He saw falling rubble and as he looked across to the South of the square. Half a dozen Panzerbears had busted through the outer wall and were smashing through ammo crates, tearing into any and all who stood in their way. Their guns were in full blaze, roaring bullets ripping through brick, flesh, and shell alike.
“No! No, no, no... Not here... not again!” Henri shrieked as he lunged forward, knocking over a crate of grenades and himself, again.
He tried to pick himself up and run, but an idea stopped him, instead: teeth gritting, his left hand clasped firmly on a grenade, he pulled the pin out with his teeth and leaned slightly back, picking his target. The enemy infantry had just spewed forward into the square so he judged the distance and pulled his arm up, then tensed up, unable to move.
“Dun-Nomin, please, give me strength!” he whispered, his breath short, his heart pounding out of his chest.
He could clearly see the bullets leaving the beardies’ gun muzzles, cutting through his comrades. He saw the buildings being battered and beaten with burst upon burst of machine gun fire, all the mayhem whizzing just past him. He could almost feel the warmth of the projectiles in their wake, and saw his uniform getting covered in debris and shrapnel. He glanced over to his right and-
“No!! Luc! Arthur!” Henri shouted and teared up, gnashing his teeth at the sight of his two friends falling not far from where he stood frozen.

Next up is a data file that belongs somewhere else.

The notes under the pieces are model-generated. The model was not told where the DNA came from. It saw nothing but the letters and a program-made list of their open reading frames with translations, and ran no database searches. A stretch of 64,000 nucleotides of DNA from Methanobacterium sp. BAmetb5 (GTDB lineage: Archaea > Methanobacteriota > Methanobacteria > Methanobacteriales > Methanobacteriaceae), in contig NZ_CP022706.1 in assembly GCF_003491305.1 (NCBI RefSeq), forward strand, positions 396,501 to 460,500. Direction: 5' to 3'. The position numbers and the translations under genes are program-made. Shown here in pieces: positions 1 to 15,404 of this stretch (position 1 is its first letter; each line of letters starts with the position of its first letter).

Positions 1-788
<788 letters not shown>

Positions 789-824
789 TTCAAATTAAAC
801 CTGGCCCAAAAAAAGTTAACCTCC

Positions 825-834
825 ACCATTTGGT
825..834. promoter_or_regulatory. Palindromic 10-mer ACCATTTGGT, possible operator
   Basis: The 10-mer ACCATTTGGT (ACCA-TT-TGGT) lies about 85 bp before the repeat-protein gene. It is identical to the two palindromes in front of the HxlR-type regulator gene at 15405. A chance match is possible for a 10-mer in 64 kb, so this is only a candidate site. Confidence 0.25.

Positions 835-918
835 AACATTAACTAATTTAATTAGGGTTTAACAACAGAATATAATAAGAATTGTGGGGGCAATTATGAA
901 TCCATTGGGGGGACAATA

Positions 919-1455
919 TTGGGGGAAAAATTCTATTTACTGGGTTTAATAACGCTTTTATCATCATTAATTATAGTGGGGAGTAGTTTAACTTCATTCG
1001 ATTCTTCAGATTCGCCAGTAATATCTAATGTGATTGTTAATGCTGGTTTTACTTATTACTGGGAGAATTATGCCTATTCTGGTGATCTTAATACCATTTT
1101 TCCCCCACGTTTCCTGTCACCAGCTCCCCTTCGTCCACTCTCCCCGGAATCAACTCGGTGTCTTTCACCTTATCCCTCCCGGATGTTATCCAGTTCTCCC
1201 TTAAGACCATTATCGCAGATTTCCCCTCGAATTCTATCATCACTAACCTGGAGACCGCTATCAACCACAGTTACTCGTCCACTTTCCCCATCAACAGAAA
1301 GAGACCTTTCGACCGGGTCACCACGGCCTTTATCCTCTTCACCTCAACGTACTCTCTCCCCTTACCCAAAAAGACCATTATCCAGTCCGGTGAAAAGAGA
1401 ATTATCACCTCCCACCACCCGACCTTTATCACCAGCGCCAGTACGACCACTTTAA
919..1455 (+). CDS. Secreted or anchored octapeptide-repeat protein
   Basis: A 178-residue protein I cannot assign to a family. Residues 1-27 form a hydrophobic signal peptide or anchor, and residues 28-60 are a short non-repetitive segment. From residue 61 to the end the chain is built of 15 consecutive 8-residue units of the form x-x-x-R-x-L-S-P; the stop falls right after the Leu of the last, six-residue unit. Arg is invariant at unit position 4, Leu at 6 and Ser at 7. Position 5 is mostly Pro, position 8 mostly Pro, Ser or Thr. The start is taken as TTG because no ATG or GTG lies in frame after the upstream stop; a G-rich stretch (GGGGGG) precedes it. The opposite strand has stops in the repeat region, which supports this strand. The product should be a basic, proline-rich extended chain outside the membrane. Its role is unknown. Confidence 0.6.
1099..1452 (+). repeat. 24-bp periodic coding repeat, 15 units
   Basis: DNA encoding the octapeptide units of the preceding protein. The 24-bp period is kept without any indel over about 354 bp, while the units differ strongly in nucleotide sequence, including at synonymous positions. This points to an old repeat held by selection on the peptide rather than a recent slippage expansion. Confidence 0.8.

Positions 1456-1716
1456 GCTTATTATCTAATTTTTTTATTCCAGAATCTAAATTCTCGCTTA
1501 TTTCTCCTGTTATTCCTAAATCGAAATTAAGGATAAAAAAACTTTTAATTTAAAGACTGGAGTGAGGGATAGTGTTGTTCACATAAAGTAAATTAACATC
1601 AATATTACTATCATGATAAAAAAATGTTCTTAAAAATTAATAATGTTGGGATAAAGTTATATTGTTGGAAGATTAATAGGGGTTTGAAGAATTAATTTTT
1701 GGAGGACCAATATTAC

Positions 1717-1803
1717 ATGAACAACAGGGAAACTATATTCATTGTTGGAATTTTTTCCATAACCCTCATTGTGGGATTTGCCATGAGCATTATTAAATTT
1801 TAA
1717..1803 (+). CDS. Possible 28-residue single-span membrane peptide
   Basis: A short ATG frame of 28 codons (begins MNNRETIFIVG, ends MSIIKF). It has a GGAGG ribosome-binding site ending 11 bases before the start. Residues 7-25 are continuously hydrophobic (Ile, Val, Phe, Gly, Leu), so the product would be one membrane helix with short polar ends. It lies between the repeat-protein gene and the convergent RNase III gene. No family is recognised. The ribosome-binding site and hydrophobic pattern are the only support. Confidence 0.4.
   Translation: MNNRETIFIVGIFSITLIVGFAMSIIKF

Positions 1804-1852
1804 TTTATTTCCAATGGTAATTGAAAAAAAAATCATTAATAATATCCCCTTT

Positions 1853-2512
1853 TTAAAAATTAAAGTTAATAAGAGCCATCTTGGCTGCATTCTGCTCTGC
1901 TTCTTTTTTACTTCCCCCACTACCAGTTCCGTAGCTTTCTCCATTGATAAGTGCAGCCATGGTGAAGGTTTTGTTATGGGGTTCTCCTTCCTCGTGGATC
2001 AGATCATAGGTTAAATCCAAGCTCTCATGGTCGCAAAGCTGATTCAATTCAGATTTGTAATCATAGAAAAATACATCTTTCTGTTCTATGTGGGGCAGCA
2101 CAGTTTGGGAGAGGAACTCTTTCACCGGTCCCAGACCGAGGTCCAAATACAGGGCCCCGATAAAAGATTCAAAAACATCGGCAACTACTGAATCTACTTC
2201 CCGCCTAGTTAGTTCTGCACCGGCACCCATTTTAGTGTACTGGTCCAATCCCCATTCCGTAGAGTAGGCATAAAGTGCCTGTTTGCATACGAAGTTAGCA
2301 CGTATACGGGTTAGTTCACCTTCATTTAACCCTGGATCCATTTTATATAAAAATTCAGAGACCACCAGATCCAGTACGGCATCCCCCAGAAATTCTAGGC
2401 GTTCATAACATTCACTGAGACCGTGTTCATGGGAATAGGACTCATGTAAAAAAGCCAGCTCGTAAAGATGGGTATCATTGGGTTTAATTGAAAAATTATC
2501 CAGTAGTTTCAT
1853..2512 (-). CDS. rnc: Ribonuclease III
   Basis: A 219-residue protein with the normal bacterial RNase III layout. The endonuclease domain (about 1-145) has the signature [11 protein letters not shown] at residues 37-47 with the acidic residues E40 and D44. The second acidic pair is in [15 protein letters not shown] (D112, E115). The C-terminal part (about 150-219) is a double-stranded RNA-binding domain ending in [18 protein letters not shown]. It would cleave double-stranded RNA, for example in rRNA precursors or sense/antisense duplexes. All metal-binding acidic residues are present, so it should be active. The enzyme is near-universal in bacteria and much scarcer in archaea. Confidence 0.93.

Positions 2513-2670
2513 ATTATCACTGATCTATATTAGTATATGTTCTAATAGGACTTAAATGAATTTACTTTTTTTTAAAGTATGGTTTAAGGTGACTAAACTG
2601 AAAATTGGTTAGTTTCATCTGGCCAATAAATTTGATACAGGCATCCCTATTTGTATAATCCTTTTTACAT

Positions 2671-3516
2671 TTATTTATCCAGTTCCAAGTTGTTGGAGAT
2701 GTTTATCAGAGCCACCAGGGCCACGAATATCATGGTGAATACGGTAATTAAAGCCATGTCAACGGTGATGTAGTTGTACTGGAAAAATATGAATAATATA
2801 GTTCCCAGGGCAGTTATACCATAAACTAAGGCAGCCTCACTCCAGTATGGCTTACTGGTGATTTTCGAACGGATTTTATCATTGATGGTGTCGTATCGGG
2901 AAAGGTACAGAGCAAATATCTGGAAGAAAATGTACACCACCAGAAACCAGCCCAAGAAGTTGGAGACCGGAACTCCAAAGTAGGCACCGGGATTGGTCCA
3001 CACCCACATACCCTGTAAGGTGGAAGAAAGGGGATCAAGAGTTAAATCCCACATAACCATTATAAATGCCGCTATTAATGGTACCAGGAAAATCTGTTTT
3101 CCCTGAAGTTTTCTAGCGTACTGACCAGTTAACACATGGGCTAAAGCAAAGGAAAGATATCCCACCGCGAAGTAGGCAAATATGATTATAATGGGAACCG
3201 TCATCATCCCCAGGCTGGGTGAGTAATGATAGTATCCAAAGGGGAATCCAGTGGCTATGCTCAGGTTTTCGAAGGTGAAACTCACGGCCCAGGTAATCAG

“I’ve waited too long...” he thought “I’m sorry... I’m so sorry” he took a couple steps forward, shrieking terribly at the oncoming assault. Just as he was about to loose, he saw his CO running towards him, straight from the spot he was aiming at.
”Henri!” he could hear him shout “Henri, STOP!” his voice echoed, as if it was coming from a greater distance.

“What... What’s going...” sounds and colour quickly shifted around Henri, unclear, distorted. His knees gave out and he dropped to the ground. Someone clasped a hand over his, holding the grenade fast. He shook his head, and everything came back into focus.
The square, the shells, the crates, but no movement. No dwarves. No Panzerbears. Everyone had cleared and he could see a handful of soldiers behind somewhat covered positions, feebly peeking at him.
His Commandant grabbed a handful of water from a nearby pail and splashed it on Henri’s face, finally snapping him entirely out of his altered state.
“Take that thing away from here!” he barked, and a couple Voltigeurs ran out of sight after having peeled the grenade out of Henri’s hand.
“You gave us quite the scare, old man... Reliving the past again, are you? It’s ok, it’s alright...” “Leonard...” Henri reached at the man who had picked him up and who was now rearranging his uniform, checking him for injuries. As he was sitting Henri back down on a stool, something caught the Commandant’s eye.